WASHINGTON – For international airlines that won't turn over advance lists of passengers to be screened for possible terrorists, it's go time.
Customs Commissioner Robert Bonner sent a letter to 58 airlines, telling them that they will face heightened inspections if they have not complied with the new measures by Thursday, even though a new law gives the airlines until next year to start providing the information.
The letter was sent to airlines that, as of Nov. 21, were not providing Customs with advance passenger information. Those airlines include: Saudi Arabian Airlines, Aeroflot Russian Airlines, Air China, Pakistan International Airlines and Ethiopian Airlines.
Many international airlines already offer the information to Customs, but Bonner is urging immediate compliance with the Advance Passenger Information System, which was signed into law last week and gives carriers 60 days to comply.
If not, Bonner said that on Thursday the service "will begin heightened inspections of international flight that pose a national security risk because they do not transmit APIS data."
The APIS is used to perform database searches on passengers from foreign locations before they arrive in the U.S.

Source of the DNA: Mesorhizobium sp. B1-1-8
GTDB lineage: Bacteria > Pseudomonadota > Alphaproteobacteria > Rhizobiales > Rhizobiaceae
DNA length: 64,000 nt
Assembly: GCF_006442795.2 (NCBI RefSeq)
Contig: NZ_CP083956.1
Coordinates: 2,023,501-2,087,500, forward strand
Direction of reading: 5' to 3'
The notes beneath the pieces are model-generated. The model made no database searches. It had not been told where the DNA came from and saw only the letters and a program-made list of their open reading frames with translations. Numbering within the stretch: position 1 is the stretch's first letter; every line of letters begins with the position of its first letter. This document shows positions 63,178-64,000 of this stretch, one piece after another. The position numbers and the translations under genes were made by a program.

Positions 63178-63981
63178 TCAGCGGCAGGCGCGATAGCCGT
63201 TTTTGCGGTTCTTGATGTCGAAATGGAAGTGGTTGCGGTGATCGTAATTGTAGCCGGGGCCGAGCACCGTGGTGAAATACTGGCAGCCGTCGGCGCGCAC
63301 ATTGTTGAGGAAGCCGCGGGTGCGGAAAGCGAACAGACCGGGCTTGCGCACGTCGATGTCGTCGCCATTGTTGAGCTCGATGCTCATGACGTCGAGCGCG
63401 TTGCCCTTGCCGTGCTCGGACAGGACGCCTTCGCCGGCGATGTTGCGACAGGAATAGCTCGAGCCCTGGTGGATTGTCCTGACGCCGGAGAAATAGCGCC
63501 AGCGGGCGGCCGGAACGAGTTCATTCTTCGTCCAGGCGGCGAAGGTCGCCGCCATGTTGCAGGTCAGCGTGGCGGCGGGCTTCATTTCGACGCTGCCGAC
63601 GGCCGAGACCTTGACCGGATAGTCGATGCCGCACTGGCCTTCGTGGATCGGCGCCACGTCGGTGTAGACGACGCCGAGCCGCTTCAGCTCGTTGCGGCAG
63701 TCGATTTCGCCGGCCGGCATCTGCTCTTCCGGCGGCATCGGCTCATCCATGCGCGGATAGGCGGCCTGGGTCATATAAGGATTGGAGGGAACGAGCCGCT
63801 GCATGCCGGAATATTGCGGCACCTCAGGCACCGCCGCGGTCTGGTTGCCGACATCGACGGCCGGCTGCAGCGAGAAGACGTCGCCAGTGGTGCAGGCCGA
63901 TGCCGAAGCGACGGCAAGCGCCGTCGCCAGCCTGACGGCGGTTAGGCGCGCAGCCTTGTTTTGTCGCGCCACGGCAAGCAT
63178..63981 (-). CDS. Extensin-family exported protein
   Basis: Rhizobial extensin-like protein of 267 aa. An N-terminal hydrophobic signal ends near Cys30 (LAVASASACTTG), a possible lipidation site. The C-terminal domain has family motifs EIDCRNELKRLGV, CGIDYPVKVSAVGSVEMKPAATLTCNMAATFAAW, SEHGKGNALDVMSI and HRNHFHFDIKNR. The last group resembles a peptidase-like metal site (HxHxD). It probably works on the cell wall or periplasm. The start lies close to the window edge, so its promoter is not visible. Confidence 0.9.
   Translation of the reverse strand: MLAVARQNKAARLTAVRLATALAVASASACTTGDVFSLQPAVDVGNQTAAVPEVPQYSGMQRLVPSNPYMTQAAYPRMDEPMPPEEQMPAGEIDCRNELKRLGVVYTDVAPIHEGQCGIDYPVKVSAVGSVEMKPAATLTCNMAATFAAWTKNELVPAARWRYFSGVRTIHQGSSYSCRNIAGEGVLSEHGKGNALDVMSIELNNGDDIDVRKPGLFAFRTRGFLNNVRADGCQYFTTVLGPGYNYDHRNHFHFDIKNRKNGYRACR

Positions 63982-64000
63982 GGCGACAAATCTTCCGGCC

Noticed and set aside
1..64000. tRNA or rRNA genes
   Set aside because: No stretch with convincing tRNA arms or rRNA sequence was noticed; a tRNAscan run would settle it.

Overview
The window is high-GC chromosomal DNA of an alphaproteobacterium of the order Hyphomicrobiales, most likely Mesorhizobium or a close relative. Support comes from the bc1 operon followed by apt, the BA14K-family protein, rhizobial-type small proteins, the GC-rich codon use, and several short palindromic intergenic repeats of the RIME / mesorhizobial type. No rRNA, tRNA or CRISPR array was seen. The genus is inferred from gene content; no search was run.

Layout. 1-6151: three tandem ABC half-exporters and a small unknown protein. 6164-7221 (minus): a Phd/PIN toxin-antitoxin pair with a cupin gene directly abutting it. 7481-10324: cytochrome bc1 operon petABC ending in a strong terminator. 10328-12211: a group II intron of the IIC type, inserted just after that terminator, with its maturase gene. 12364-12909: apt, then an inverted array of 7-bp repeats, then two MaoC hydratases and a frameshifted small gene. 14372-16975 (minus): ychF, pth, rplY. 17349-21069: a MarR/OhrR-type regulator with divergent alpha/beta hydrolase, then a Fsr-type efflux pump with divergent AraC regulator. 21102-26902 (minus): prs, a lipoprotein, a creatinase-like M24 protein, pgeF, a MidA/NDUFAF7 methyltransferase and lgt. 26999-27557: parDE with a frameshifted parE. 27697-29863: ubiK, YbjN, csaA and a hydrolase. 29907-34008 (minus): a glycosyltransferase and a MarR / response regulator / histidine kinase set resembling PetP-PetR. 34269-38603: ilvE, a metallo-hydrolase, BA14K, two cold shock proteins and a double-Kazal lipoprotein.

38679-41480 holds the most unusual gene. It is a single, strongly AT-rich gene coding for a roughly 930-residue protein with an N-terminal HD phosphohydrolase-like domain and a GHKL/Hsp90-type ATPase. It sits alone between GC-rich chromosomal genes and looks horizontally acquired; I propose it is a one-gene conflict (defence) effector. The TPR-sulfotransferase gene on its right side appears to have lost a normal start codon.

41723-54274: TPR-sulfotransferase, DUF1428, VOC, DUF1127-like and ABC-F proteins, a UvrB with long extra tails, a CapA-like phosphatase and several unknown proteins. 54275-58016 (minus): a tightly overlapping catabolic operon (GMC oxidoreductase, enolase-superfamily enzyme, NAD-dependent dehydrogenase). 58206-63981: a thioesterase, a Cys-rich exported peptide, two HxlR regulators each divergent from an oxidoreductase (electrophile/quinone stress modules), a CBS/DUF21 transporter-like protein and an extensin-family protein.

A spokesman for Royal Jordanian, which also received the letter, said the airline is preparing software to help comply with the new law.
"We are also preparing the required system which will be applicable in the near future which includes the passenger's name, family name, date of birth, passport number, date of issue and expiry," said Ghassan Ali, deputy director general. The airline also has asked all travel agents to have such information available after a flight is booked.
Customs has received information voluntarily from participating airlines since 1988 on international air passengers, including names, birth dates, nationality and travel document numbers. The information is collected at the time of departure and transmitted to Customs while flights are en route to the United States. Information also is transmitted to Customs about crew members as well.
Under the voluntary program with the airlines, Customs currently has access to about 85 percent of international flight passenger information. It has no information on domestic flights, and the new law wouldn't change that. The four hijackings on Sept. 11 involved domestic flights.
The data on international soon-to-arrive air passengers are transmitted to a Customs facility in Virginia.
"We recognize that the vast majority of travelers are not a threat to the United States," Bonner said in the letter.
"However, we believe that in the wake of Sept. 11, international flights pose a serious national security risk to the United States if carriers do not provide comprehensive and accurate APIS data," Bonner said. "Accordingly, for international flights where such data is not provided in advance to the U.S. Customs Service by the carrier, it will be necessary for Customs to address the security risk that such flights pose by, among other things, inspecting all hand-carried and checked baggage on every flight arriving in the United States."
The Associated Press contributed to this report.